It is hard to imagine that Clive Davis, an award-winning record producer with five Grammy awards under his belt and the man with the golden ears, was not always aware of his affinity for music.
“I was an ordinary listener of music,” Davis said. “It was not anything [that seemed to] take over my life.”
Now, 40 years later, he has not only established himself as the sole recording producer in the Rock and Roll Hall of Fame, but the founder of a pioneering program for recording artists at NYU.
While working at the law firm Rosenman and Colin in New York after graduating from NYU’s College of Arts and Science and Harvard Law School in the 1950s, Davis was offered the assistant counsel position at Columbia Records and eventually became president in 1966. Only then, in the musical revolution of the ’60s, did he discover his gift for music.
After the musical talents of Janis Joplin caught his attention at the Monterey Pop Festival in California in 1967, Davis went on to sign artists like Bruce Springsteen, Whitney Houston and Alicia Keys.
Yet Davis’ contribution to the music industry encompasses more than signing artists to record labels. He noticed that no program offered students simultaneous training in business, performance, history and criticism of recorded music. According to Mary Schmidt Campbell, dean of the Tisch School of the Arts, Davis recognized that gap in music education. He set out to create the blueprint of the Clive Davis program. Within months of establishing the institute, Tisch formed a partnership with Davis to jump-start the Clive Davis Institute of Recorded Music.
Campbell said that Davis was meticulous in researching the cornerstones of the program.
“He is exacting,” she said. “We collected some catalogs of some music schools and he said, ‘We ought to look at everything.’ He wanted to do the deep-dive research. It’s fantastic to work with somebody who is driving you towards absolute excellence.”
The program was formally established in 2003.
“He said that film has always been regarded as one of the leading art forms of the 20th century, but [that] in fact more people listen to recorded music than watch film,” Campbell said of Davis.
Davis came to the university expressing interest in creating an academic program.
“Recorded music is every bit as influential in our culture, but [it] didn’t receive anywhere near the scholarly investigation,” Campbell said.
Tisch’s location was what drove Davis to develop a new program.
“New York City is still, to me, the creative capital center of the world and the hot spot center for media and communication all over the world,” Davis said. “The Tisch School of the Arts is so unique and special. It’s housed every kind of objective of the development of those who want to study somewhere in the arts.”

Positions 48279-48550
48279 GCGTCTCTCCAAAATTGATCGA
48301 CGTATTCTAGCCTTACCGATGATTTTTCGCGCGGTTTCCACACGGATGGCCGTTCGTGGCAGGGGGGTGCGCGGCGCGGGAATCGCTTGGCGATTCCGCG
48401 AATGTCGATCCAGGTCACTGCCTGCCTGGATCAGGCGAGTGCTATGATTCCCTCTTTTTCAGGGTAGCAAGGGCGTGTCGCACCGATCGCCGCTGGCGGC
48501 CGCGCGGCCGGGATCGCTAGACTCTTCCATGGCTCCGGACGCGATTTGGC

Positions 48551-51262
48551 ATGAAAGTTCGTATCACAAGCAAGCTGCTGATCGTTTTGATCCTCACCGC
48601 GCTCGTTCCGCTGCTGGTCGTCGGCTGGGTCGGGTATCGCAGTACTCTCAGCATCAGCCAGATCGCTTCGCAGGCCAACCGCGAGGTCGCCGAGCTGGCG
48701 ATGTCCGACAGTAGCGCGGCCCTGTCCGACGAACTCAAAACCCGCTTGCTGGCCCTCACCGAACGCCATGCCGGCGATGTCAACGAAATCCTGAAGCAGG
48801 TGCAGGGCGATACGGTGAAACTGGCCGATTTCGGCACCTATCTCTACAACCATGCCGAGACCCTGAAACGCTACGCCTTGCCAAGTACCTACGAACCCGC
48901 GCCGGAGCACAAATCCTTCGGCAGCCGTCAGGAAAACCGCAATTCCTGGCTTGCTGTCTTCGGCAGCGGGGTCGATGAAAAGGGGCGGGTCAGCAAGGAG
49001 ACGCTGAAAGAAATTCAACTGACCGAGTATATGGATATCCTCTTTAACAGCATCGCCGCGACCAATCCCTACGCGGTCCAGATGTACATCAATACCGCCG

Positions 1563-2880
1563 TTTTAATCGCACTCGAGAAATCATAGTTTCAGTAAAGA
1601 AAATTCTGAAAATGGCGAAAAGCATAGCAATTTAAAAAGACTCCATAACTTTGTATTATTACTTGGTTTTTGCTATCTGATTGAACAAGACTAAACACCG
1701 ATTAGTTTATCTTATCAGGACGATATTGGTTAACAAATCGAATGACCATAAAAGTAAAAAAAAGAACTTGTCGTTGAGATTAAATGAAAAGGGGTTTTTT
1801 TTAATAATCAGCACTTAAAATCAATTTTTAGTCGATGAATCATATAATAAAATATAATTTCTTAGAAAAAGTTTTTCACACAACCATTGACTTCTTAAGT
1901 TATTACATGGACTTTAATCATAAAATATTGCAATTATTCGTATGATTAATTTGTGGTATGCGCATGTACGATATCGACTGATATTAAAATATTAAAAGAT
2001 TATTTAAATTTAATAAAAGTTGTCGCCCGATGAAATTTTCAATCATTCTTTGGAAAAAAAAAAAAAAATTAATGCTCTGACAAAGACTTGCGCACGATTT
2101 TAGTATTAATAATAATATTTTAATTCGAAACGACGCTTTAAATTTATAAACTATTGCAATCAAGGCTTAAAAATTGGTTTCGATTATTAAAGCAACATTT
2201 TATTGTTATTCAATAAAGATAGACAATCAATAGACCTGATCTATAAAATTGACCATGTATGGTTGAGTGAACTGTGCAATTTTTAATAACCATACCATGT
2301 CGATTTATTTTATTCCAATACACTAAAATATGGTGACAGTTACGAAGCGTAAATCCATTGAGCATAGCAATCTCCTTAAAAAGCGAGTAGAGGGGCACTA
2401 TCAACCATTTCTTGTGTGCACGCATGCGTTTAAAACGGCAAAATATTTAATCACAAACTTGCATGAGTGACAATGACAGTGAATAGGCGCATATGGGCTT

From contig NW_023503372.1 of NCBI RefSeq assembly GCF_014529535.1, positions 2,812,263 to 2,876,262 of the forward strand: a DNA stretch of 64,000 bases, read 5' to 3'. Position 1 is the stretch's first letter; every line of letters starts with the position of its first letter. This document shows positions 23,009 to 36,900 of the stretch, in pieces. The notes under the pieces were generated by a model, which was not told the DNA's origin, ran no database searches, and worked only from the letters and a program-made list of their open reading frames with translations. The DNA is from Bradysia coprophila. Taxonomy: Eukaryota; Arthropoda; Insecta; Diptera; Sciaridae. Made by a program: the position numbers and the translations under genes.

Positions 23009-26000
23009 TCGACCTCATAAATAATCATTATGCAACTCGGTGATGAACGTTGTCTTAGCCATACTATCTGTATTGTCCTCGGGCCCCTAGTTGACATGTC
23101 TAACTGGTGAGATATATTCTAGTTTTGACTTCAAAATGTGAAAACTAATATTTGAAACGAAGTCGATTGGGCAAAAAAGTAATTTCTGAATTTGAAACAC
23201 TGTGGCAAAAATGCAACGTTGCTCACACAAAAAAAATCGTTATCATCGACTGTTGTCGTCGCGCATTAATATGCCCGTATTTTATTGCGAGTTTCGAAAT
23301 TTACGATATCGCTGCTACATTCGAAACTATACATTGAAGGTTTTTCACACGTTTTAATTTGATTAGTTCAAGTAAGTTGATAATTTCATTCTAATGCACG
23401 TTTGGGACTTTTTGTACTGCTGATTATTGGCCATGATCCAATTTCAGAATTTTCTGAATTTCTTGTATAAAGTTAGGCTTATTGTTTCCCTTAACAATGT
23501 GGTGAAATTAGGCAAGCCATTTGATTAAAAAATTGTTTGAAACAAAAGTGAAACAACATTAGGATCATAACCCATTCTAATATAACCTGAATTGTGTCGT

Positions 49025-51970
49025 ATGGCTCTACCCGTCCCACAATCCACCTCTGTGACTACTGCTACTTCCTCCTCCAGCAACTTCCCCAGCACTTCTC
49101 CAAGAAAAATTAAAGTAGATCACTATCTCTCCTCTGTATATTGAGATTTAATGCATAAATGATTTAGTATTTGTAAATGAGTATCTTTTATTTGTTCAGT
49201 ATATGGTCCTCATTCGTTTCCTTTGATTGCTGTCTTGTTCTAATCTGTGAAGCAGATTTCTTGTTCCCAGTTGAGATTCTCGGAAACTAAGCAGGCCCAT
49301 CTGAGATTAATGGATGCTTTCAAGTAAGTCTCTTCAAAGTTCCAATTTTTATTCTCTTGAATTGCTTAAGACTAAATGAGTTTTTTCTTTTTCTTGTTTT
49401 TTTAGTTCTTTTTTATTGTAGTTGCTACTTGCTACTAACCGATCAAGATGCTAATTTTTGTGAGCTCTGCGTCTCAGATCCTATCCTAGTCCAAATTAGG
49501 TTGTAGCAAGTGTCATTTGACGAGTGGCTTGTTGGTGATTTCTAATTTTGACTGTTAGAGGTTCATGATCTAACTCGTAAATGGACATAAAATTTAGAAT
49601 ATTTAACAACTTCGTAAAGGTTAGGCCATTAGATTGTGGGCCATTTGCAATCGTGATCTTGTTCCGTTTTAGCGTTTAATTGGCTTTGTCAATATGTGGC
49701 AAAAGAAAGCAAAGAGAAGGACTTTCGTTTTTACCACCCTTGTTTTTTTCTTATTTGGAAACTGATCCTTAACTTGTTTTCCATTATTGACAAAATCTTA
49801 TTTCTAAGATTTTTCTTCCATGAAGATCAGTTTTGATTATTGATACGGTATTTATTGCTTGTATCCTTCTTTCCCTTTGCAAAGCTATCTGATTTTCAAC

When a group of students from the institute recorded their cover of Rihanna’s “Diamonds” last December as part of a contest by Universal Music, Davis was listening.
“I’m very proud of what the students have done,” Davis said. “To see the growth of the school, the quality of the students, the seriousness of their work, […] the interest in the institute around the world is very heartwarming,” he said.
Since the establishment of the program, Davis has helped build the institute’s faculty. He was instrumental in bringing in record producer Swizz Beatz, who served as producer-in-residence in the institute from 2010 to 2011. More recently, he took part in a moderated Q&A discussion with Billboard’s editorial director Bill Werde at NYU’s Tishman Auditorium last Thursday to speak about his life and his new autobiography, “The Soundtrack of My Life.”
Jeffrey Rabhan, chairman of the recorded music program who previously managed acts at Sony BMG while Davis was chairman of the label, was grateful for Clive’s ability to help establish them in the music industry.
“He’s been an amazing supporter and a great mentor in many ways,” Rabhan said. “He has really served as a conduit for us and to the industry as a whole.”
While Davis has been consistently generous, helping aspiring students both inside and outside of NYU, he is a reminder that success ultimately lies in an artist’s own hands.
“My best advice [for students] is what I’ve done myself, is to work hard, is to study hard, is to be prepared, is to not take anything for granted,” Davis said. “Perfect your craft, whatever it is, and be the most prepared for whatever your mission, goal or responsibility is. It’s the way that people move on and succeed and fulfill their dreams.”
A version of this article was published in the Monday, Feb. 25 print edition. Nicole Del Mauro is a contributing writer. Email her at [email protected]